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Florida Sheriffs Task Force announces “Operation Deadbolt”

Yulee, Fla. – The Florida Sheriffs Task Force and the Nassau County Sheriff’s Office today announced “Operation Deadbolt,” which is a program designed to provide public awareness and prevention of home and automobile burglaries.  The operation will also share information and coordinate with other law enforcement agencies around the state of Florida in order to provide assistance if needed.  The campaign kicks off on June 12, 2017 and continues through August 5, 2017.

The purpose of Operation Deadbolt is to inform citizens of burglaries within our communities and encourages the sharing of information acquired by law enforcement agencies through intelligence-led policing, which analyzes police reports, citizen tips and evidence from crime scenes to initiate neighborhood alerts.

Home and automobile burglaries continue to occur throughout the state of Florida.  Many of these home burglaries occur during weekday daytime hours in rural areas where neighbors are further away.  Thieves target jewelry, firearms and other items of value they can sell or pawn quickly.  Sheriffs have noted that in some cases these individuals target large events where several vehicles will be parked for hours at a time looking for valuables inside.

Information has also been developed about groups of people who travel around the state moving in and out of areas quickly committing these offenses.  Therefore, it is critical that law enforcement agencies communicate in order to solve these crimes.  The goal is to reduce property theft through coordinated efforts of multiple surrounding law enforcement agencies.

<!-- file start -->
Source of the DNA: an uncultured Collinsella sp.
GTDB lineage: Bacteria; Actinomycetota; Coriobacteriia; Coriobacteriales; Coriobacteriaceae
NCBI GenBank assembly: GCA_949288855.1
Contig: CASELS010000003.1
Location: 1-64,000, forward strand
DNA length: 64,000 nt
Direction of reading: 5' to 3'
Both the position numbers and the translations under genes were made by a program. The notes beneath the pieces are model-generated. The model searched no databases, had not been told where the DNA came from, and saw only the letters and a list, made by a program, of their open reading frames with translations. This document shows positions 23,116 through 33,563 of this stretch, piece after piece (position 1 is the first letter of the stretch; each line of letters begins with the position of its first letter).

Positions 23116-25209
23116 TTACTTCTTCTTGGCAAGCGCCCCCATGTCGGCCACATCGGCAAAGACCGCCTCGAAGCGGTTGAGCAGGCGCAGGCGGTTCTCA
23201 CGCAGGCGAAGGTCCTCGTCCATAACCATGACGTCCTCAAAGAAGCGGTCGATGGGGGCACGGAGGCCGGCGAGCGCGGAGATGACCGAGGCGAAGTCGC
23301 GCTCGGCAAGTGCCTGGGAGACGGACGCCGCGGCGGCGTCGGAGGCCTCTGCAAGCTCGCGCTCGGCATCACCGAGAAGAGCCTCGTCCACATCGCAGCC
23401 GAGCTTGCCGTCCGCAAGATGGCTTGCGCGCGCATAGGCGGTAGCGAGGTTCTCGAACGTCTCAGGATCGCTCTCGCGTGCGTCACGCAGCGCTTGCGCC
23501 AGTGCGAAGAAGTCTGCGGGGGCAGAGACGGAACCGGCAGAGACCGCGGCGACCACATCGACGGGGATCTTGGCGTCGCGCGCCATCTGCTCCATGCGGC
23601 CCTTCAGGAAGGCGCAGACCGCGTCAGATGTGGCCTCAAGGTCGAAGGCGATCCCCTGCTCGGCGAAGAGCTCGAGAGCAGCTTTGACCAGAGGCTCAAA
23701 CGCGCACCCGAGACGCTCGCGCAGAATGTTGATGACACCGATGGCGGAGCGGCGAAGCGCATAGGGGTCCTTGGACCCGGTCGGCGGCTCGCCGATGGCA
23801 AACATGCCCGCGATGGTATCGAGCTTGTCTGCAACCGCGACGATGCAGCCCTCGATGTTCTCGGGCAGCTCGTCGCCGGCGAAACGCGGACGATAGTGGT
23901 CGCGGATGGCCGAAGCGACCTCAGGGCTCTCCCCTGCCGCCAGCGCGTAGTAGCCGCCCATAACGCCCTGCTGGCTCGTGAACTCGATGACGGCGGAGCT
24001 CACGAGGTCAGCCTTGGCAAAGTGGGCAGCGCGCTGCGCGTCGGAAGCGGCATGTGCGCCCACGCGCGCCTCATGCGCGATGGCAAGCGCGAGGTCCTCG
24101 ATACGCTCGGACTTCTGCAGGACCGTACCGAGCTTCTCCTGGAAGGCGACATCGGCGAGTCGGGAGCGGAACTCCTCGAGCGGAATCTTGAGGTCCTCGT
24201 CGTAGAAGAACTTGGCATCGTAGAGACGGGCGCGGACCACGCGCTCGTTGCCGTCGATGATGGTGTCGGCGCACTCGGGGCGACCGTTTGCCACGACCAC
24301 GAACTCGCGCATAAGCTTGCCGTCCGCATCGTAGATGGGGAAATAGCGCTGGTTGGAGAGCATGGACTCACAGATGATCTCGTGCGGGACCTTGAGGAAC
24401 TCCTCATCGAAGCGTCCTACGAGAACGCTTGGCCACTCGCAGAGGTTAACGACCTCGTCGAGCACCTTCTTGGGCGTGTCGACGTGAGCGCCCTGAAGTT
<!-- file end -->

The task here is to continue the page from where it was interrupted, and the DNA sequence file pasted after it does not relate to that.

The Nassau County Sheriff’s Office is reminding residents to help crack down on home and vehicle burglaries – a crime of opportunity that can be stopped in a few simple steps.

  Here are a few simple suggestions that will help deter a potential thief from targeting your home:

  • Start by walking around your property looking for possible ways in which an intruder might get in. Check to make sure window latches and door locks are working properly. Keep them closed and locked at all times.
  • Keep curtains closed and blinds shut.
  • Also look for places near entry points where an intruder might hide and wait for an opportunity to enter through an open door. Ideally, doors should not have large sections of glass that could easily be broken, giving access to an interior door handle or locks.
  • Keep the exterior of your property well-lit at night. Without the cover of darkness, home invasion becomes much more risky, and less attractive, for a would-be thief.
  • Visibly post “No Trespassing” and/or “No Soliciting” signs on your property.
  • Stay in communication with your neighbors. Communication among residents provides extra security to your neighborhood. Any information you can share is crucial to law enforcement working to prevent crime in your community.

It takes less than a minute for a thief to break your vehicle window and snatch a purse or valuable electronics that are left in plain view. It takes even less time to reach into a vehicle that’s left unlocked and steal the cash in your console or other belongings.

  • The top five common sense tips to prevent vehicle burglaries are:
  • Keep windows closed and doors locked. The majority of local vehicle burglaries are to unlocked cars and the crime wouldn’t happen if the door didn’t open.
  • Hide your valuables. Stash your things out of sight, preferably in a locked trunk. Even criminals know to check the glove box, under a towel or beneath the seat.
  • If you have an SUV or another model with an open cargo area, get a retractable fitted cover to keep items hidden.
  • Stow your items before you park. Experienced thieves stake out parking lots to watch for people putting items in their trunk.
  • Trust your instincts. Avoid parking in unlit or overly concealed areas. If you see someone suspicious, tell security or contact local law enforcement.

If you see any suspicious activity please report this information to the nearest law enforcement agency so they can follow up and investigate.

“The best defense is to not have valuables in your vehicle, so plan ahead. Think about where you are going, what items you absolutely need and what you could leave at the office or at home.  Don’t make it easy for these criminals to break into your home or vehicle in order to reduce your chances of becoming a victim” said Sheriff Bill Leeper.